• Create opportunities for the different types of attendees to cross-stage mingle instead of enforcing silos by primary interest.
    • Kick off the conference with a facilitated ice breaker exercise to encourage mingling from the start.
      Intersperse the conference with ice breaker exercises to encourage more mingling throughout the conference.
    • Introduce One-Minute-Presentations by session presenters at the start of every day (or every morning and every afternoon) so that attendees have more information on which to base their session choice.

Like many others George Dinwiddie appreciates the value of seeing people face to face at the conference, making new friends in the community and reconnecting with old friends. In addition he had an interesting approach for getting the best value out of the conference: “I didn’t maximize my time.  There is no optimization for life.  Instead, whether doing something that seemed important or something that seemed trivial, I merely tried to be in the present time, in the present location.  “Be here, now.”  Or, as Lyssa Adkins said in Build Your Team’s Collaboration Muscle, “be in present time.”  I left Slack for myself, rather than fill every moment with The Most Important Thing.  I highly recommend this technique.” In addition George’s blog has become a focus for improving the session selection system.

Adam Goucher wondered why people come to such an expensive conference only to get trashed and miss sessions the next morning? In his mind Eight Guiding Values was the best session of the week and he wishes either it or Brian Marick’s ARxTA talk had been the keynote.

Dave Nicolette’s experience with Agile2009 was very positive, this year he focused on: “sessions dealing with human factors, especially coaching and team dynamics. There were plenty to choose from. The community has become increasingly aware of the importance of the human side of things in the past few years, and there are a lot of people who have insights and techniques to share. In an industry that has tended to treat people as if they were interchangeable machine parts, it's an area that has received short shrift in the past.”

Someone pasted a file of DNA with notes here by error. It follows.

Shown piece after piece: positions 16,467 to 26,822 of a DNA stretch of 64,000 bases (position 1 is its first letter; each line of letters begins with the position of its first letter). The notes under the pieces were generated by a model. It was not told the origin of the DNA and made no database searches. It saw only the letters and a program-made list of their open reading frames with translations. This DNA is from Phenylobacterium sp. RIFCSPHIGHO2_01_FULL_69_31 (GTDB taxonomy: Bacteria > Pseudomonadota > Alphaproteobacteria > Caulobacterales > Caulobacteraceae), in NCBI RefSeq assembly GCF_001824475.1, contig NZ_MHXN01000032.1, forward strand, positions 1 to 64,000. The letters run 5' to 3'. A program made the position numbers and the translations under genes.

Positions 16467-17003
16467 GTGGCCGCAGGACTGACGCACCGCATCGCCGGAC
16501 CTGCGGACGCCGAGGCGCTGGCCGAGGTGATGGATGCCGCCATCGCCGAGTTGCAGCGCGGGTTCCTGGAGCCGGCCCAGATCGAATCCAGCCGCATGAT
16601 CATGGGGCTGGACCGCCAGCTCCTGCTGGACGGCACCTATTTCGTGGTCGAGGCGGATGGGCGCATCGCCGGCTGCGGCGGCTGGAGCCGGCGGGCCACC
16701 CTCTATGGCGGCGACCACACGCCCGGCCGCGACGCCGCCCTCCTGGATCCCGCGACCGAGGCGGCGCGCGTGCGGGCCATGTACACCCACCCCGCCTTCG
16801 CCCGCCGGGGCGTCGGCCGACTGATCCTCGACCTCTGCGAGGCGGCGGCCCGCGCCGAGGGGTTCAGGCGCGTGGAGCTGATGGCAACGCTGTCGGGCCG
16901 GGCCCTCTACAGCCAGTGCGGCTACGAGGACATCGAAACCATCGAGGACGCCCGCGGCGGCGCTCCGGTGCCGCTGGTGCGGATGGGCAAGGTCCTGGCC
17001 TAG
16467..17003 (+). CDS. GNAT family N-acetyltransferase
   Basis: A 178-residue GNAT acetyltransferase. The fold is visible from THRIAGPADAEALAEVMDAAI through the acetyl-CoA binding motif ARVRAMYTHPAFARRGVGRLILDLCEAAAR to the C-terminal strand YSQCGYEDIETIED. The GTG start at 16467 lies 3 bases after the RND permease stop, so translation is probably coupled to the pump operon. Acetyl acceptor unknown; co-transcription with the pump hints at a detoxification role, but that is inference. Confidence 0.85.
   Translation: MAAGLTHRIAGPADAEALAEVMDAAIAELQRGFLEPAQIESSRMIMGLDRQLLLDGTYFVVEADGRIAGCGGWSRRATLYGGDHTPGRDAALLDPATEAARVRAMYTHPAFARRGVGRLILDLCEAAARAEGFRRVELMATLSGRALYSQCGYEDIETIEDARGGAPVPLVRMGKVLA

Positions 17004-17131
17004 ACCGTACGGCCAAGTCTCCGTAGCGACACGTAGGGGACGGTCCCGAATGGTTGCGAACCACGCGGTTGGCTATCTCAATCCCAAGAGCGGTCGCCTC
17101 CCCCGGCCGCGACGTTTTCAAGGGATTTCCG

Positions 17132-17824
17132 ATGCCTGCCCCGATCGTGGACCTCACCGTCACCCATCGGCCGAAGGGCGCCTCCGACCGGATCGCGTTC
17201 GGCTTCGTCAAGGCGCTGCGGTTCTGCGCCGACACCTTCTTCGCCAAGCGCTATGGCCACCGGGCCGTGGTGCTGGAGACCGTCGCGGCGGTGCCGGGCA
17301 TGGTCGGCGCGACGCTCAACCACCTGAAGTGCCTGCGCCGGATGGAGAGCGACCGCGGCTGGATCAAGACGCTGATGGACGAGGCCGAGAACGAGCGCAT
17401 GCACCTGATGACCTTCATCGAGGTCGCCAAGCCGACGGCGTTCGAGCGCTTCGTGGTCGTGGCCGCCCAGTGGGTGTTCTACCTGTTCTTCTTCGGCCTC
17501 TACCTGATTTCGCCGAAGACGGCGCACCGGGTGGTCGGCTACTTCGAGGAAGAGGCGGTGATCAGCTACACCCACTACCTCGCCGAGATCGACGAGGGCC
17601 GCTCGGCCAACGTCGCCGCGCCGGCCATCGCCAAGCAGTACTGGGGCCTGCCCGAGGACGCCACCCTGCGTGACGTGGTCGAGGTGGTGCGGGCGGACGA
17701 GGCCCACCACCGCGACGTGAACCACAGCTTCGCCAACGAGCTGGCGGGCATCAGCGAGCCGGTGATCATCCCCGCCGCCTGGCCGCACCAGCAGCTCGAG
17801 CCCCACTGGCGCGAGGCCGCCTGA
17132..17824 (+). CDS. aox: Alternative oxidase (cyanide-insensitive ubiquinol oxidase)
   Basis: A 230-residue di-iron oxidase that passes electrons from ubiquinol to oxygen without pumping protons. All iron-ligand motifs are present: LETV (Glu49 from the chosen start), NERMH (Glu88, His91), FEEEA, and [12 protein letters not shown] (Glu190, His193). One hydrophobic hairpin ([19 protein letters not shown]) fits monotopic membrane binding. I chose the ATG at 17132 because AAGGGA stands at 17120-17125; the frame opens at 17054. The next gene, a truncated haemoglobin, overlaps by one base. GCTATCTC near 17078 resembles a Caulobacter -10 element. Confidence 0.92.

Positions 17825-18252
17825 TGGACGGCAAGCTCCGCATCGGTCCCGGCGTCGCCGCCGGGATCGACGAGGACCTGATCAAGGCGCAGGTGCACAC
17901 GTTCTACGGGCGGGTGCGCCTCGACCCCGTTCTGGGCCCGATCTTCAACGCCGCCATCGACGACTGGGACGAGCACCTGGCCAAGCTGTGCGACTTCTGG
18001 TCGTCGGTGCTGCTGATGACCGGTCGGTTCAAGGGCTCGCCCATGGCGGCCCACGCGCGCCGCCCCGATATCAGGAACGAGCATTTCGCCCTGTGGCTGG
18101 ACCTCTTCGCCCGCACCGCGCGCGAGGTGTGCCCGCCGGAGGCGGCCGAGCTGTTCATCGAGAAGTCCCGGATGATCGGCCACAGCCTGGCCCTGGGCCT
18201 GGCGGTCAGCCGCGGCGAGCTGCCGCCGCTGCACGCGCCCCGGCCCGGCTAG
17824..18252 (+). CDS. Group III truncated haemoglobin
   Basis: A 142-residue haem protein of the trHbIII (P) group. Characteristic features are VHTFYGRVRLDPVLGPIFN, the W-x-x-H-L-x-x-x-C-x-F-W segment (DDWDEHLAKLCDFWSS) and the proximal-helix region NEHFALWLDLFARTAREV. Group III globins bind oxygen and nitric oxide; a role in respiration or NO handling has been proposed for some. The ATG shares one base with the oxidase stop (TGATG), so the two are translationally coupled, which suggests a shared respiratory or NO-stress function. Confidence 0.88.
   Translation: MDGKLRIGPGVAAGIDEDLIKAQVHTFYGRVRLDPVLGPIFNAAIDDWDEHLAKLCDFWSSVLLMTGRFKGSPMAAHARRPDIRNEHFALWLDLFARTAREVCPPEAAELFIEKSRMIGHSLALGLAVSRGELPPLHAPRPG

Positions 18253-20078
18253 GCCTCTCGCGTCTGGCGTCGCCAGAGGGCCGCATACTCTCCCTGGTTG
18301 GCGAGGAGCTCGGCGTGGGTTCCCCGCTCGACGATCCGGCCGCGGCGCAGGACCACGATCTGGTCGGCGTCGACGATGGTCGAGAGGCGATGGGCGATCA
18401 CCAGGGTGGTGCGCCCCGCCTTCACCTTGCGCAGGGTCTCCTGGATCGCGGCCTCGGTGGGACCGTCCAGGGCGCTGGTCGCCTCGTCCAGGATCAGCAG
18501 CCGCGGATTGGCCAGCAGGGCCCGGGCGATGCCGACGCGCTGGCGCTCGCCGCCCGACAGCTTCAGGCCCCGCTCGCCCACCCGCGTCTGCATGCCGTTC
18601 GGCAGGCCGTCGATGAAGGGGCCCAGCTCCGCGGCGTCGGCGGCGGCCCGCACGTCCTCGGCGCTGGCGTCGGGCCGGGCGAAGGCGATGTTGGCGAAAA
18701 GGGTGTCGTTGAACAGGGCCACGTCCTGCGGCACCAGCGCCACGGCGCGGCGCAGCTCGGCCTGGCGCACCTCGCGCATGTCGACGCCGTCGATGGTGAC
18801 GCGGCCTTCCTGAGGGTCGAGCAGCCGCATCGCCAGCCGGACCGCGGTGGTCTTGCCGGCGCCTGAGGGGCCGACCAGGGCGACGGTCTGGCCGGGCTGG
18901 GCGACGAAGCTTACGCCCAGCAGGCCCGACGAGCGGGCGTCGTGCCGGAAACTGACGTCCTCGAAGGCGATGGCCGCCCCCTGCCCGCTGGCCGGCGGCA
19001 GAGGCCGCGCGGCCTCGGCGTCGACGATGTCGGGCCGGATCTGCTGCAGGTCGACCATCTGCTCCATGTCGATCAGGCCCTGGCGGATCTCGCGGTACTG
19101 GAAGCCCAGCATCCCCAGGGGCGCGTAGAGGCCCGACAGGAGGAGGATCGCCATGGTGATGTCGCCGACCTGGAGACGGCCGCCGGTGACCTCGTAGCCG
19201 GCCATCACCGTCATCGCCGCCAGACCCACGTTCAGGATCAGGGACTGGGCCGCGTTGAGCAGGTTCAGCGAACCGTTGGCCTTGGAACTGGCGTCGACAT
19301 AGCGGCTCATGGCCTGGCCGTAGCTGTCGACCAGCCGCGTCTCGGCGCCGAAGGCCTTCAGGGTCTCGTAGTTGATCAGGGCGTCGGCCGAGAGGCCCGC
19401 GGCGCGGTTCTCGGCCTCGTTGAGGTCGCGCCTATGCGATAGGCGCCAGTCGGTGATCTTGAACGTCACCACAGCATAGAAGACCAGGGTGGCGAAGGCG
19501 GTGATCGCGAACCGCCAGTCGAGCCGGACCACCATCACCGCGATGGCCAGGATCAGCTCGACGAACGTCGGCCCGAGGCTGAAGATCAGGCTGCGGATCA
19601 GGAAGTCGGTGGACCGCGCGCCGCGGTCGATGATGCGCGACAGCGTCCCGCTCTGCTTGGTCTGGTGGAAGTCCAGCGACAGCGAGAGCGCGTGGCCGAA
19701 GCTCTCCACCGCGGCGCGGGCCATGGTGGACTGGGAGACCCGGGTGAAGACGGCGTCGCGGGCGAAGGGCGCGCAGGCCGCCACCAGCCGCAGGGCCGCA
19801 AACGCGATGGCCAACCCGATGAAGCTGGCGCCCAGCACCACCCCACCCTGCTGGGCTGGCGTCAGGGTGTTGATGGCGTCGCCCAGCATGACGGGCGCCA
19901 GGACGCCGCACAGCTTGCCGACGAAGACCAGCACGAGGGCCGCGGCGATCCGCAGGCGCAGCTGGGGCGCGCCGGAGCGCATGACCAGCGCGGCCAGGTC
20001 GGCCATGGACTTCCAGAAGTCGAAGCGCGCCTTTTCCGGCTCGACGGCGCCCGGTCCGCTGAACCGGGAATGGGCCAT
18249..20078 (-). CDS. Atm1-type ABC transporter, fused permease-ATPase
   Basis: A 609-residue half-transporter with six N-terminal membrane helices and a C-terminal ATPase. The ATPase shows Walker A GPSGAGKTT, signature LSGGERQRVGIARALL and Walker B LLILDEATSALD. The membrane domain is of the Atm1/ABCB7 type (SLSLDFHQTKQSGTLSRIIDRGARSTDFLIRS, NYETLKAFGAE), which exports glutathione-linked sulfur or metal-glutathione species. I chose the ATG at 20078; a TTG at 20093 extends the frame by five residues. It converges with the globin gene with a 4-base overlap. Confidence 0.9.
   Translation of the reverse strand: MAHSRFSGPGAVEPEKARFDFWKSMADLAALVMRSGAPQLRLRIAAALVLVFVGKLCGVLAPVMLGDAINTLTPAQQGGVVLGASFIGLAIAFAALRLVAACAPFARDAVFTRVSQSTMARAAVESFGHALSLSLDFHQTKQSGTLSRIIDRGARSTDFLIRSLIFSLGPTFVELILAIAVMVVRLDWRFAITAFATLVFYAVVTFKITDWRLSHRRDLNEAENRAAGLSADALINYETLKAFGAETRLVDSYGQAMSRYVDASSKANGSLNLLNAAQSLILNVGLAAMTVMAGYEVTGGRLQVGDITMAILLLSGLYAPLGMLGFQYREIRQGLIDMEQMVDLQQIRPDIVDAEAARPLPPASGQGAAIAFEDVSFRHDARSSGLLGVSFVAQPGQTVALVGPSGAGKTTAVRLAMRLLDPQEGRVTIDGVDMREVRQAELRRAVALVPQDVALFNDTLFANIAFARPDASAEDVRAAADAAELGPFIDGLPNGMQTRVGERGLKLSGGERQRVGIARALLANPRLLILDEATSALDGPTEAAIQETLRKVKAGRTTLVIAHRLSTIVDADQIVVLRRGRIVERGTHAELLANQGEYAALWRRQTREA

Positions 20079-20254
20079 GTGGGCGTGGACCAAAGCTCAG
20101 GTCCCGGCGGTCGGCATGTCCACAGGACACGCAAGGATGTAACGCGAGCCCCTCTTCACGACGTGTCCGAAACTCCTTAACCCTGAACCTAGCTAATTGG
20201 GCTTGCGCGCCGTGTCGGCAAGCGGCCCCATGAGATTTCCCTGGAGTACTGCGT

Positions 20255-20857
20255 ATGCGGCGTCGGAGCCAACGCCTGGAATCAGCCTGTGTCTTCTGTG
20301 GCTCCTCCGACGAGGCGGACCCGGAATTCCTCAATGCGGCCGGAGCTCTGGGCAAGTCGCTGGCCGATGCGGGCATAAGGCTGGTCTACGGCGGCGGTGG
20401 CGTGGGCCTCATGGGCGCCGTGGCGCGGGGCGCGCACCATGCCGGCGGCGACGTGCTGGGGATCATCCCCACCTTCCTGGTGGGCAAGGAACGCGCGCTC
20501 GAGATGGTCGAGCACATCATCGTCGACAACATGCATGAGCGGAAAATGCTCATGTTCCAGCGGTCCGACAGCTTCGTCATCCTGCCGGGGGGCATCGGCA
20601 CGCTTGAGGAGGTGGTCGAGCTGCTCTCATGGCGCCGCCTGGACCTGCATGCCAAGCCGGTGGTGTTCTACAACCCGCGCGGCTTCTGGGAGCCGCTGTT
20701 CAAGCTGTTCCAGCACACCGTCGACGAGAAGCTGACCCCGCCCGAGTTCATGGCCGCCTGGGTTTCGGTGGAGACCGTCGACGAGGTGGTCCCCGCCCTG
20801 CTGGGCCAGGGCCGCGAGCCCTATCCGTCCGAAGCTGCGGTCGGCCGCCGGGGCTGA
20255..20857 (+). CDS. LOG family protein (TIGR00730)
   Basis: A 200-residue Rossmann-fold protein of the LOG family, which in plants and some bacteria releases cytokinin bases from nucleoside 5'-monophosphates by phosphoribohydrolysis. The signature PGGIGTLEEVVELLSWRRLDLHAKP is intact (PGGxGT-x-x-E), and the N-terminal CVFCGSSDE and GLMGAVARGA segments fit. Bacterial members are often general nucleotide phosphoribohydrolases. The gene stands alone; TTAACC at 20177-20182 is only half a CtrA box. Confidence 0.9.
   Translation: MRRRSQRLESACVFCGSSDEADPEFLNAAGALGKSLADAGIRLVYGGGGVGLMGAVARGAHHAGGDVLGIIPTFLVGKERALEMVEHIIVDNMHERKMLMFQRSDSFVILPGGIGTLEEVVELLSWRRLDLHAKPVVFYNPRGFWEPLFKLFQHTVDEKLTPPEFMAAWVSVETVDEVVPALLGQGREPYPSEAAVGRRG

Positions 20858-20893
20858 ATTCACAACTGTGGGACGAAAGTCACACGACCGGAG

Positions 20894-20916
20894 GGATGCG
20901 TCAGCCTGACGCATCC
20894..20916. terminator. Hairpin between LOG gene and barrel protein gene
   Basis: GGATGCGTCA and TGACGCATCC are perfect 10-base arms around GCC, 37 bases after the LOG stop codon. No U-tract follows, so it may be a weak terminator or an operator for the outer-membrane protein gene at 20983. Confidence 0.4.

Finally, Naresh Jain wonders “Why big Agile Conferences don’t have anything New?” saying that most things at the conference appeared to be a rehash of the past. He feels the majority of the Agile Community have gone into preaching mode and that the people doing interesting new things feel driven out of the community. Others including George Dinwiddie think that there is still new stuff going on – you just have to look in different place: “For me, I go to very few talks. Instead, I try to meet a lot of people and understand the difficulties they’re facing; go to workshop-type sessions. Next year, I think I want to attend more experience reports and hang out more in Open Jam for the informal discussions.”

For more on Agile 2009 on InfoQ see our Feature. This reporter’s blog also contains a roundup of Agile2009 posts.

Hello stranger!

You need to Register an InfoQ account or or login to post comments. But there's so much more behind being registered.

Get the most out of the InfoQ experience.

Tell us what you think

Allowed html: a,b,br,blockquote,i,li,pre,u,ul,p

Email me replies to any of my messages in this thread

Super list! by Mike Bria

Just want to thank you for this, Mark! Nice job!

Cheers
MB

I disagree with Naresh... by Mark Levison

...I think there was a lot of innovation being discussed at the conference, just at the edges and not at the core. Much of the work our Cognition, Neuroscience (my own so I'm biased), Set Based Design, Real Options etc was highly innovative. I think that the innovation has moved away from the core.

Allowed html: a,b,br,blockquote,i,li,pre,u,ul,p

Email me replies to any of my messages in this thread

Allowed html: a,b,br,blockquote,i,li,pre,u,ul,p

Email me replies to any of my messages in this thread

2 Discuss

Educational Content

General Feedback
Bugs
Advertising
Editorial
InfoQ.com and all content copyright © 2006-2014 C4Media Inc. InfoQ.com hosted at Contegix, the best ISP we've ever worked with.
Privacy policy
BT